In the new NASA Artemis program, Starship needs to transfer the crew to/from Orion. Why is this even needed?
I thought that the Starship design allows it to travel directly from Earth to the Moon without all this complexity.
Space Exploration Stack Exchange is a question and answer site for spacecraft operators, scientists, engineers, and enthusiasts. It only takes a minute to sign up.Sign up to join this community
In the new NASA Artemis program, Starship needs to transfer crew to/from Orion. Why is this even needed?
Because that is what NASA required for solicitation NNH19ZCQ001K_APPENDIX-H-HLS. A bidder whose proposal didn't involve transferring crew from Orion (and later, NASA's Gateway) in a Near Rectilinear Halo Orbit to the surface of the Moon and back to that NRHO vehicle would have been noncompliant and would have been rejected.
Whether the broad outline of NASA's contract (and it was broad; the three proposals that won the first phase were very different) makes sense is a different question. To comply with the contract, all three proposals did have five things in common:
Because that's what NASA asked for.
The mission architecture for Artemis consists of:
What NASA asked for, is the HLS: a crew vehicle to transport crew between Moon and Gateway (or Orion directly, for the first mission). The fact that SpaceX chose to bid on this contract using a vehicle that can also do things that the contract doesn't require, is a choice SpaceX is free to make. But there is nothing forcing NASA to use those capabilities they didn't ask for.
In fact, there is something forcing NASA to not use those capabilities they didn't ask for, and that's the other competitors for the contract. They would sue NASA to hell and back if NASA now all of a sudden changed the contract in a way that excludes their bids.
Remember, this is only the first phase, for development and demonstration of three flights. There will be more phases, and Dynetics, the National Team, or somebody completely new might want to bid on those phases. It would be illegal to change the requirements after the fact.
So, there are contractual and legal reasons for why NASA cannot simply change the HLS requirements.
There are also contractual and legal reasons why NASA cannot cancel SLS: Boeing has put damage clauses in the contract that essentially mean that NASA has to pay them more money to cancel the contract than to finish it. So, it would be a waste of taxpayers' money to cancel SLS.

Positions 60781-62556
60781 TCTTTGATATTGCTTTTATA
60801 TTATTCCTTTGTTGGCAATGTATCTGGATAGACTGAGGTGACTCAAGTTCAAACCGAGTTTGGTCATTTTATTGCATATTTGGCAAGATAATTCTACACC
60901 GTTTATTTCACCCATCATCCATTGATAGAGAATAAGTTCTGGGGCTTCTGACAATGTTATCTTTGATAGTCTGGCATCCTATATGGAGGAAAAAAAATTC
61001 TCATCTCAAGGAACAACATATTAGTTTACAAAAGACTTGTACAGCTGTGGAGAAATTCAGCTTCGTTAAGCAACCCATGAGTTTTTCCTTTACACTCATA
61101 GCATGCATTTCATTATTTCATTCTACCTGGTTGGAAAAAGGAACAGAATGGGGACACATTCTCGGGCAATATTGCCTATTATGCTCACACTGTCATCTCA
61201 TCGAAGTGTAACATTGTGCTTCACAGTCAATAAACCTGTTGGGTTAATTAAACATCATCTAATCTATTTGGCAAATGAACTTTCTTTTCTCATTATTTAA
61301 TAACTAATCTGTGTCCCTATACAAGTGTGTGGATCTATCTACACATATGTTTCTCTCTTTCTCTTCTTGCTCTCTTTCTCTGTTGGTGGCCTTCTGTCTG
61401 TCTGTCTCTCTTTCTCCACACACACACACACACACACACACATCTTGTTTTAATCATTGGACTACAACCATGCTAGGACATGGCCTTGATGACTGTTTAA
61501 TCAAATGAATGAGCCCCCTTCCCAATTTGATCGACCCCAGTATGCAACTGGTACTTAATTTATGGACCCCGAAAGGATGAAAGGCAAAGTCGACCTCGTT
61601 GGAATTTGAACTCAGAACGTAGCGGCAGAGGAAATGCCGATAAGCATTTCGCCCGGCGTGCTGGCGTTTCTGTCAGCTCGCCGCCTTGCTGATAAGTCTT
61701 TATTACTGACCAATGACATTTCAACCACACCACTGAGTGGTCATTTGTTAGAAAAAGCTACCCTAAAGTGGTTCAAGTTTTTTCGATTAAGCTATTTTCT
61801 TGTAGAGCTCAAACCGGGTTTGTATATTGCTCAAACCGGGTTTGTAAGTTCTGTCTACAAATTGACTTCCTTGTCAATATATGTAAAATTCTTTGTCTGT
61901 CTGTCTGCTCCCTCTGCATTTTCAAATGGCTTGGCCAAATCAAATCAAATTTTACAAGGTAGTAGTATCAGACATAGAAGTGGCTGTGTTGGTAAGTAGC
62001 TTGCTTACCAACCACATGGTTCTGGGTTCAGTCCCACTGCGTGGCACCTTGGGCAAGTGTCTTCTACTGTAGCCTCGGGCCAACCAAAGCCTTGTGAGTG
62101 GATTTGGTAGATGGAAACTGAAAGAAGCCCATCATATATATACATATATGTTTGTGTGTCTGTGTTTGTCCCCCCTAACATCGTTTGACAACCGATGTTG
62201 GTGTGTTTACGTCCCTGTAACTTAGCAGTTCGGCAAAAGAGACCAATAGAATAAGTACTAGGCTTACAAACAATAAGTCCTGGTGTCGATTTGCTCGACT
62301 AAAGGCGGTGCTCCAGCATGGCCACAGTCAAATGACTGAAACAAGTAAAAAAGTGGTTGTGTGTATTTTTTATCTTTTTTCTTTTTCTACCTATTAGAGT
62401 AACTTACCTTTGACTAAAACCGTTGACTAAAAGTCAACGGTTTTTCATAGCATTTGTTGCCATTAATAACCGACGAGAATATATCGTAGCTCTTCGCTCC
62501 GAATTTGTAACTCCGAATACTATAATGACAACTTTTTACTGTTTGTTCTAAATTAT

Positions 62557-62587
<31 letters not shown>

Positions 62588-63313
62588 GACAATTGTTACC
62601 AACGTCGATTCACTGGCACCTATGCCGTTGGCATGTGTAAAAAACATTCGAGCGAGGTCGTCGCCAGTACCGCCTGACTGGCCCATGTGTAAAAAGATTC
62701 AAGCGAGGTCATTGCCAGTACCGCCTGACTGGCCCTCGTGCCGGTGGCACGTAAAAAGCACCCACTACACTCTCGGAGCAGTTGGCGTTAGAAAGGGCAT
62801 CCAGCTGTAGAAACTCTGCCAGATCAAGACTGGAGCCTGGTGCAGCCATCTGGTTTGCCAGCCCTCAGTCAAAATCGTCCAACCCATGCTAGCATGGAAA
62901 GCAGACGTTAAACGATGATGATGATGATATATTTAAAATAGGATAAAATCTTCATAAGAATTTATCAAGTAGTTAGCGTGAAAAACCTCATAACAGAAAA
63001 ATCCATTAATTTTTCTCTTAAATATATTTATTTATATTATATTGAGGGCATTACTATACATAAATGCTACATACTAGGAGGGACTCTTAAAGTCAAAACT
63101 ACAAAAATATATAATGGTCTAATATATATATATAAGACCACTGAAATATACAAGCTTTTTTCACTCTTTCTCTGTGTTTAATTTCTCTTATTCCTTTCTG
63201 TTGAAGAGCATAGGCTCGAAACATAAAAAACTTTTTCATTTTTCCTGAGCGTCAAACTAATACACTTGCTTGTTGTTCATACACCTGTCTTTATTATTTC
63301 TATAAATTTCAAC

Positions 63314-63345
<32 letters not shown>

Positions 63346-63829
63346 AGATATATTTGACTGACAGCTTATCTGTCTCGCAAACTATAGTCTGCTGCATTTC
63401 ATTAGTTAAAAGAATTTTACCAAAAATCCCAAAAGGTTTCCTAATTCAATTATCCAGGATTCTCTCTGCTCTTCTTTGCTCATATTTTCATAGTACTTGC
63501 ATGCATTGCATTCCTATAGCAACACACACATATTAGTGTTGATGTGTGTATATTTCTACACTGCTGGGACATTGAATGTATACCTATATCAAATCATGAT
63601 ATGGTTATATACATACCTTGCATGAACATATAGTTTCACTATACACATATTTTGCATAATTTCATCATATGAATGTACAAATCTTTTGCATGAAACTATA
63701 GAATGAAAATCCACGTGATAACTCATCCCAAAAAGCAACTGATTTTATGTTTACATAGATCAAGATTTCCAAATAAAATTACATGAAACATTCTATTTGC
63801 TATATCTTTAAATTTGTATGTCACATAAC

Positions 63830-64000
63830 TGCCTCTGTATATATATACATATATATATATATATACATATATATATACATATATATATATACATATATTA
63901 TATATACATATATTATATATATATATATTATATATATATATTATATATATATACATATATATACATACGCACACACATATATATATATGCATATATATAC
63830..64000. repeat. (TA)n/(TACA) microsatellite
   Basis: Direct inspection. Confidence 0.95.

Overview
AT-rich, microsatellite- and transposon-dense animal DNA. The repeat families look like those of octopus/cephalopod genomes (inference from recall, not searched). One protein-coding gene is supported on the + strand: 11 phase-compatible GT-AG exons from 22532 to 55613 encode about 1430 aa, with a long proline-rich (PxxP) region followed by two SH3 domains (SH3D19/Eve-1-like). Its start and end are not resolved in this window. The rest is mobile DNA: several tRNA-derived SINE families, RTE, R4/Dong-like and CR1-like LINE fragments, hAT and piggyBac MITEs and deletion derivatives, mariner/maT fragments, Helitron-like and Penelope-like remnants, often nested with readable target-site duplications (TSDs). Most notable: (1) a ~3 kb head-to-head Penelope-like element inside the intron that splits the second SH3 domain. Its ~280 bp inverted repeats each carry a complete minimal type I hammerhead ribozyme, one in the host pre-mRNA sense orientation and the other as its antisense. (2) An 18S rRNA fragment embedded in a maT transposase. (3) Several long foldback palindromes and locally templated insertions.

In addition, there are political reasons for why it has to be done this way: SLS is very much a Congressional beast. It was designed in Congress for Congress. NASA depends on Congress for funding. Canceling SLS is more or less equivalent to the NASA Administrator marching into the Capitol and taking a shit on the carpet while yelling obscenities at the Congresspeople. (Which ironically wouldn't be the first time this year someone has done that, but I digress.)
However, leaving all these politics and legal maneuvering aside, there is a solid technical reason for keeping SLS and Orion: they are crew-rated. Starship / Super Heavy isn't.
Well, technically, SLS is not crew-rated yet, and SS/SH will be at some point in the future, but at the moment SLS is closer. SLS is based on proven Shuttle designs, Shuttle concepts, and Shuttle hardware. The first 16 engines for the first 4 flights have literally already safely launched crew to space and braught them back several times. SS/SH is doing loads of things that nobody has ever done before, where you even have to first figure out how to crew-rate them.
And a last thing: the Lunar Starship (I would love it if they name it "Moonship"), as proposed, can actually not bring crew back to Earth. At least not all the way to the ground, because it has no landing hardware: no body flaps, no header tanks, no heat shield. So, even though Starship / Super Heavy can do the entire mission on its own (heck, it is big enough that you don't even need a base, it can be the base – and the Gateway), this particular one that SpaceX has proposed cannot.